November 21, 2007


Holiday feasting

More families going out to eat for Thanksgiving


Bob Ellis/staff photographer
Wayne Allen, the chef and owner of Starr Bistro at the corner of Main and Port Watson streets, carves a turkey that he plans on serving on Thanksgiving day. Allen said he has 500 pounds of turkeys to prepare.

Staff Reporter

CORTLAND — Judy and Michael Wood used to host a traditional Thanksgiving dinner at their home, but now they prefer going out to a restaurant
“The kids are grown and have their own lives so it’s just the two of us,” said Judy Wood, 59, of Cortlandville. “Rather than cook for three days we prefer to go out to eat.”
The Woods, who will be going to Uncle Louie’s Backyard on Thursday, are among a growing number of local residents who are going out to dinner on Thanksgiving instead of cooking the meal, according to local restaurant owners and employees.
More restaurants are open on Thanksgiving Day, families are spread out across the country and lives are busier, restaurant employees say.
A number of local restaurants, including Uncle Louie’s, Starr Bistro and Fabio’s Italian Restaurant, have just recently started being open on Thanksgiving or holding special Thanksgiving dinners.
Uncle Louie’s, which is having a Thanksgiving dinner for its third year, has seen its customer base on that day go up from about 100 people its first year to more than 200 people expected Thursday, said Kelli Maricle, bar manager at the restaurant.
Maricle suspects the increase in restaurant choices is a big reason behind people’s changing habits.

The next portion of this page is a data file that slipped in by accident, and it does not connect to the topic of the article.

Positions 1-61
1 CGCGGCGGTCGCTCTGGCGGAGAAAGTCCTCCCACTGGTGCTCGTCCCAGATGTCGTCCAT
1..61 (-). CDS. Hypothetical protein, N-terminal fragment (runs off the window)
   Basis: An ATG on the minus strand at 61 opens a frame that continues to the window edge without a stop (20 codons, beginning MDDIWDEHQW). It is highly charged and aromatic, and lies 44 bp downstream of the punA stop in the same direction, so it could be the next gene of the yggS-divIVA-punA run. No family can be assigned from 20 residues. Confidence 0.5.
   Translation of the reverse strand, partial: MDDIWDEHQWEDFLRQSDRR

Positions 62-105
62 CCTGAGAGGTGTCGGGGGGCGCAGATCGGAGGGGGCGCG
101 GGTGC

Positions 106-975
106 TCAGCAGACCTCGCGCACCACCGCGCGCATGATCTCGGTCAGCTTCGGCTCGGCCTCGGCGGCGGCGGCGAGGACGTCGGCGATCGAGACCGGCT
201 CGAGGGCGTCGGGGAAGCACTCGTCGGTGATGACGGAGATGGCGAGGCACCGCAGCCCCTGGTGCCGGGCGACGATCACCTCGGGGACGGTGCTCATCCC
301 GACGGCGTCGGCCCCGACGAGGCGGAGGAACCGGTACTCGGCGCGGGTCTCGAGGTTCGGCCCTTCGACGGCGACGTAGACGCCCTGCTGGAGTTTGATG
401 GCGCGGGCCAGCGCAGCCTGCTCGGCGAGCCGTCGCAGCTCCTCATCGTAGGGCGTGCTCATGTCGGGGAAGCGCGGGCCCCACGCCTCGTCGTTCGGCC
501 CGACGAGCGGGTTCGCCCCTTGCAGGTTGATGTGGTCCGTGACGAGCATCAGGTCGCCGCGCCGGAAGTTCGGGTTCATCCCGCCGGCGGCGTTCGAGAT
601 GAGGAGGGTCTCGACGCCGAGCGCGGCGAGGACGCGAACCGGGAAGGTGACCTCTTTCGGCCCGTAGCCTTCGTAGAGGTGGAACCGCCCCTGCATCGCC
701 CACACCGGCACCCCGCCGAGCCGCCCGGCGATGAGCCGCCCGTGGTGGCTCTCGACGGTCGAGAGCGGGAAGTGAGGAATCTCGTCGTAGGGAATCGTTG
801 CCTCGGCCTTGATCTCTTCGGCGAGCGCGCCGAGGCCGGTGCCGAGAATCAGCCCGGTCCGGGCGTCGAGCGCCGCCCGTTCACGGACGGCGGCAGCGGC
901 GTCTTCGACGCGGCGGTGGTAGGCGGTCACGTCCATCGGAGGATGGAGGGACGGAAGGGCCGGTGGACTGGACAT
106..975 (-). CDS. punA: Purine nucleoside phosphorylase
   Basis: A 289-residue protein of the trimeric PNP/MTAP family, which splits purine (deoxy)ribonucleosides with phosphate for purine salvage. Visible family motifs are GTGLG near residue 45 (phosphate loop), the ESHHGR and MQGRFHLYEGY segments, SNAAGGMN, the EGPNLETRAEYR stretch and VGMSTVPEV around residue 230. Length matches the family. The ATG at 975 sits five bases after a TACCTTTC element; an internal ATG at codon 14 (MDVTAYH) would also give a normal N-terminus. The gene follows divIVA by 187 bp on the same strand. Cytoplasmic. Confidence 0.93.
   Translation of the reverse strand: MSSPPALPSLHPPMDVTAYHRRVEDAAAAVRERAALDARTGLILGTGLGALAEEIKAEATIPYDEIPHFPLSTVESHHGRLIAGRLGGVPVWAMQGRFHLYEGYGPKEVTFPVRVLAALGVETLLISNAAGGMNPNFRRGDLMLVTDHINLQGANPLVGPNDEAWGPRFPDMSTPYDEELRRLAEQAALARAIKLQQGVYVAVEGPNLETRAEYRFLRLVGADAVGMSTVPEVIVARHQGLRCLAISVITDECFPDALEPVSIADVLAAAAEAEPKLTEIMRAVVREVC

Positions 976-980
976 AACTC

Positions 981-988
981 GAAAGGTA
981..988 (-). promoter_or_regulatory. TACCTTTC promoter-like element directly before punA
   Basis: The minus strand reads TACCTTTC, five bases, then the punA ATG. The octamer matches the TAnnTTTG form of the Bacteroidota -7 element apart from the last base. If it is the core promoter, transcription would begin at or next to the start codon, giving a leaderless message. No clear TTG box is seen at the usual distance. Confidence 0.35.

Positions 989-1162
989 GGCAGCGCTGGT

“Back then I think nobody went because nobody was open,” she said. “There wasn’t an opportunity to do it.”
The Groton Hotel, however, has been hosting Thanksgiving for the last 25 years. Sue Toolan, who owns the hotel with her husband, Dennis, said the hotel has pretty consistently attracted between 100 and 150 people each year.
That number would have probably gone up, with the growing popularity of going out to eat on Thanksgiving, if more restaurant competition wasn’t arising, she said. “Originally a lot of restaurants didn’t open on the holidays,” she said.
Starr Bistro in Cortland, which opened five years ago, has seen a significant increase in its number of customers.
Chef Wayne Allen said the restaurant attracted just a few parties its first and second year, but now gets more than 100 people.
“As time goes on it just seems like a trend that people don’t cook as much,” Allen said. “People aren’t as familiar with doing a big Thanksgiving dinner. It’s just a different society, people have kids, full-time jobs and there’s not as much time for making the pies and the Thanksgiving dinner.”
Allen said a fair number of his customers are bigger parties, who might have diverse tastes and like the freedom of being able to choose any entrée, from turkey to seafood.
Fabio Santalucia, owner of Fabio’s Italian Restaurant in Cortland, said he tends to see just small parties, which may not have extended family living nearby and find it more practical to go out to eat.
“With bigger families they have a lot of people contributing to the cooking,” Santalucia said. “Everyone does a little thing. It’s more fun.”
Santalucia said his restaurant’s customer base has increased from a couple of small groups when it first started doing Thanksgiving five years ago to more than 40 people expected for this year.